Stage Hopping 

Listeners should walk to hear the best of the Richmond Jazz Festival.

click to enlarge Lauryn Hill

Lauryn Hill

Last year’s crowd-pleasing mélange of artists at the Richmond Jazz Festival set an extremely high bar. The 2015 lineup equals it.

The festival has evolved during the past five years from a fledgling, predominantly smooth jazz event to a robustly scheduled, multigenre institution. There’s something for everyone, even jazz purists, on one of three stages. And the Maymont setting is one of the loveliest in Richmond, assuming anyone has time for a walk.

There are tough decisions to make in almost every time slot, exemplified by the closing headliners Sunday night. For the past couple of years those final spots were filled by blue-eyed soul singers Michael McDonald and Boz Scaggs. This year, on three stages, it’s a serious, simultaneous girl-power troika with Carmen Lundy, Natalie Cole and Lauryn Hill.

As for Saturday, the night climaxes with semi-competing sets from great straight-ahead jazz guitarist Pat Martino, popular jazz saxophonist David Sanborn and prototype boy band New Edition.

It’s a weekend overstuffed with music, not counting the Thursday opening acts: Curve Appeal at the Virginia Museum of Fine Arts and local soul powerhouse Sam Reed at Hardywood Park Craft Brewery. As in previous years, local artists take the early slots, starting with the Lawrence Olds Band opening for Marcus Johnson at the Friday Hippodrome opener. The lunchtime crowds at the main event may be smaller, but there’s some heavyweight local talent, including great local pianist Debo Dabney, Virginia Commonwealth University trumpet phenom Victor Haskins, songstress Sam Reed (again) and, both opening and closing the venue, headlining singer Carmen Lundy.

Lundy’s set kicks off the serious jazz-focused lineup at the WestRock stage. T.S. Monk, son of the legendary Thelonious, is next. Then there’s avant saxophonist Kamasi Washington, who’s recently broken through with a sprawling, ambitious new CD, “The Epic.” Another recent breakthrough artist, singer Cecile McLorin Savant, leads into Pat Martino’s closing set.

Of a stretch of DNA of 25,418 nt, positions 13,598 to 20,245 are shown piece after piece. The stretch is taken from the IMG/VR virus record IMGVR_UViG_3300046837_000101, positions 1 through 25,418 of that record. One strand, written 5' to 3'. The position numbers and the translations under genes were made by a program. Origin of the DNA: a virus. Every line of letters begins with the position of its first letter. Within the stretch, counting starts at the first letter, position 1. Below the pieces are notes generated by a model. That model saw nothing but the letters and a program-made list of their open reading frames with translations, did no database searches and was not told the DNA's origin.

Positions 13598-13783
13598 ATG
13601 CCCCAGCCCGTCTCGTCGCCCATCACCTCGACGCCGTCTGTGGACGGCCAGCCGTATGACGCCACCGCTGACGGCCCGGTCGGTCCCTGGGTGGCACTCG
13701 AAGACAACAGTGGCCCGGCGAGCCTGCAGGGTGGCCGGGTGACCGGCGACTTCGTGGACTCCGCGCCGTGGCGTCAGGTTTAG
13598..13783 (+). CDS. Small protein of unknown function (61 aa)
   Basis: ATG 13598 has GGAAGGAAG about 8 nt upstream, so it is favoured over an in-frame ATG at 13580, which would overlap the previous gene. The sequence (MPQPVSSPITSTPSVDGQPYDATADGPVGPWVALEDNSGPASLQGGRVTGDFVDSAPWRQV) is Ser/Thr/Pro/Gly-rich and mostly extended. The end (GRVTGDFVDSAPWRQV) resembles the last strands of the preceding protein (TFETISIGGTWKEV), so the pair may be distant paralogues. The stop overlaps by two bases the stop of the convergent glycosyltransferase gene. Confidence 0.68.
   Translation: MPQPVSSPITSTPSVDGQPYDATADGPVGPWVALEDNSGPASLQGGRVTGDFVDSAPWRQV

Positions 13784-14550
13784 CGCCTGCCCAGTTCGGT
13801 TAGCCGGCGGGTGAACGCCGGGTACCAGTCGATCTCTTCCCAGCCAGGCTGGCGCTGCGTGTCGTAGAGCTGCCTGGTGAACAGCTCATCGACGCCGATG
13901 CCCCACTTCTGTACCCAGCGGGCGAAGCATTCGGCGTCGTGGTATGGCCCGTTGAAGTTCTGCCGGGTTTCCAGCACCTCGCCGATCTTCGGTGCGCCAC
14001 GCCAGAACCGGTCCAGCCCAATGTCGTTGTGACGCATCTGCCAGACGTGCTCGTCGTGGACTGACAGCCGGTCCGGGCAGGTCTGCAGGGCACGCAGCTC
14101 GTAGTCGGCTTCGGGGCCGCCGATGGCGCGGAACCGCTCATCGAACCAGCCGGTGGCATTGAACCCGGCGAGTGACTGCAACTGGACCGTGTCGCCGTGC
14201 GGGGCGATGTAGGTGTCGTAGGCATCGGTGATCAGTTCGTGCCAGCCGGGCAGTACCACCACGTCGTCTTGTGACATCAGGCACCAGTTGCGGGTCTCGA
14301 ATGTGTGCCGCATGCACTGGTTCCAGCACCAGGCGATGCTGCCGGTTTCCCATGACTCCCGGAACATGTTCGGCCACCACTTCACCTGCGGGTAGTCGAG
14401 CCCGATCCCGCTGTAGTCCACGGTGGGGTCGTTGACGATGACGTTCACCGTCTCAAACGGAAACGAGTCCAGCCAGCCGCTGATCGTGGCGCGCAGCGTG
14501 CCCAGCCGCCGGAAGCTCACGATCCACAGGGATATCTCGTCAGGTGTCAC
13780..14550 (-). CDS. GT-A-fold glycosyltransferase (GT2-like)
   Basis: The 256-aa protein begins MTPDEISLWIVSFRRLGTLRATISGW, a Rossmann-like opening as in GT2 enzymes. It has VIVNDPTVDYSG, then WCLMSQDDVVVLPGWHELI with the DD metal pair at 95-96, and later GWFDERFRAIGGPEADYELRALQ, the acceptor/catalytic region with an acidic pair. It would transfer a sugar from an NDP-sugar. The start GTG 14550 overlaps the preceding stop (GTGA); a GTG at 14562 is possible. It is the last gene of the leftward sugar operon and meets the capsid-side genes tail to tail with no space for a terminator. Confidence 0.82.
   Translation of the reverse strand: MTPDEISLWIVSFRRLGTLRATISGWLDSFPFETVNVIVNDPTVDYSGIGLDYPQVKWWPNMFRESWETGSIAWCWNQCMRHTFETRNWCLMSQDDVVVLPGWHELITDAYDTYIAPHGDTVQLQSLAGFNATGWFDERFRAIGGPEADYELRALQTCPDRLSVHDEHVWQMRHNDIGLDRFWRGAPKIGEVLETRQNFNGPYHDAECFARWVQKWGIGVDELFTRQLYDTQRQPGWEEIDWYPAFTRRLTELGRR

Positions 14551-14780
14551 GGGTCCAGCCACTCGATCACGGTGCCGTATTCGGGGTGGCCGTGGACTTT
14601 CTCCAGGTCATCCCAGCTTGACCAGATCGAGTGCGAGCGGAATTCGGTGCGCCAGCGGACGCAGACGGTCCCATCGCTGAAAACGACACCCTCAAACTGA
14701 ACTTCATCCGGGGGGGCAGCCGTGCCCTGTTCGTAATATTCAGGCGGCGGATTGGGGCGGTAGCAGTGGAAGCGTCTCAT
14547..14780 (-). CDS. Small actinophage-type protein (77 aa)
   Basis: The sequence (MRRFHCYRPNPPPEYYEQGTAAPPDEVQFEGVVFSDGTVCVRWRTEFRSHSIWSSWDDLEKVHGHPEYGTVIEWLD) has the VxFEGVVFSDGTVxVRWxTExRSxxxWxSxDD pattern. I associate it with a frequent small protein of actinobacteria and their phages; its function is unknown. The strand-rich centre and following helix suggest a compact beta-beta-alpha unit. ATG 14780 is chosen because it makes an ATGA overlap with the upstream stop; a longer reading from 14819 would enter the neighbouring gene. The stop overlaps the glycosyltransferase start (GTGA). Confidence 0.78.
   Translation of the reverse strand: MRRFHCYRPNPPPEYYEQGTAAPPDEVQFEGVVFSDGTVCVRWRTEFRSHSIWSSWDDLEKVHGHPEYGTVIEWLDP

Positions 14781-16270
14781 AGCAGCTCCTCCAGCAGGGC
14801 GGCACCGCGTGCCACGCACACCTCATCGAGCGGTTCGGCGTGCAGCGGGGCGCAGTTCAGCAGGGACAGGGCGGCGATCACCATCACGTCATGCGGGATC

Sunday starts with Dabney followed by trumpeter Jeremy Pelt, amazing a cappella group Sweet Honey in the Rock, and then Joshua Redman’s all-star working group, James Farm, featuring VCU grad Nate Smith on drums. At the end, Lundy returns to the stage. That one stage is an estimable festival by itself. But settling down and staying there means missing a wealth of music on other stages.

For those with a sweet tooth, there’s a premier blend of smooth jazz. (“Serious” jazz may have the artistic cachet, but contemporary jazz brings in the crowds.) The respectable genre lineup includes crooner Will Downing, bassist Gerald Veasley, and summer festival all-star team-ups such as Jeff Lorber, Everette Harp and Chuck Loeb, or brothers Kirk and Kevin Whalum. There are worst ways to spend a weekend than floating on soft clouds of wind-chime tickled melodies.

The classic, charming New Orleans modern-traditional Rebirth Brass Band plays Saturday afternoon. So does the hardcore salsa group, Spanish Harlem Orchestra.

Mid-Sunday afternoon brings the conundrum of whether to catch Martino’s final set or head over to see what local Jellowstone heroes Butcher Brown are bringing to their festival debut. Afterward, there’s the rare opportunity to hear the Billy Holiday-tinged rasp of singer Macy Gray. Unless you’re willing to wander, you miss a lot of serious jazz music that isn’t on the serious jazz stage. And you miss Maymont.

The crowd is relaxed and friendly. The stages are close but sonically isolated in the rolling hills and hollows. There will be the usual assortment of food vendors, but a $5 fruit smoothie doesn’t seem a preposterous investment on a hot August day in a beautiful setting.

Topping it off is the re-emergence of former Fugee Lauryn Hill as champion and avatar of legendary singer, pianist and civil rights activist Nina Simone. Though she’s still battling legal problems regarding back taxes, Hill’s assured renditions of the late performer’s music were highlights of the soundtrack to the revelatory Netflix bio-documentary, “What Happened, Miss Simone?” Sometimes unpredictable in concert, Hill’s festival-ending appearance promises to be not only a performance, but also an event that may well leave the audience “Feeling Good,” another classic Simone song that Hill covers on the new tribute album, “Nina Revisited.” S

The Richmond Jazz Festival takes place Aug. 6-9. Thursday events at the Virginia Museum of Fine Arts and Hardywood Park Craft Brewry are free. Tickets for Friday’s Homegrown at the Hipp at the Hippodrome on Second Street cost $30 in advance. Individual day tickets are available for Saturday and Sunday at Maymont for $85 each. A two-day pass is $160. Information at jazzatmaymont.com.



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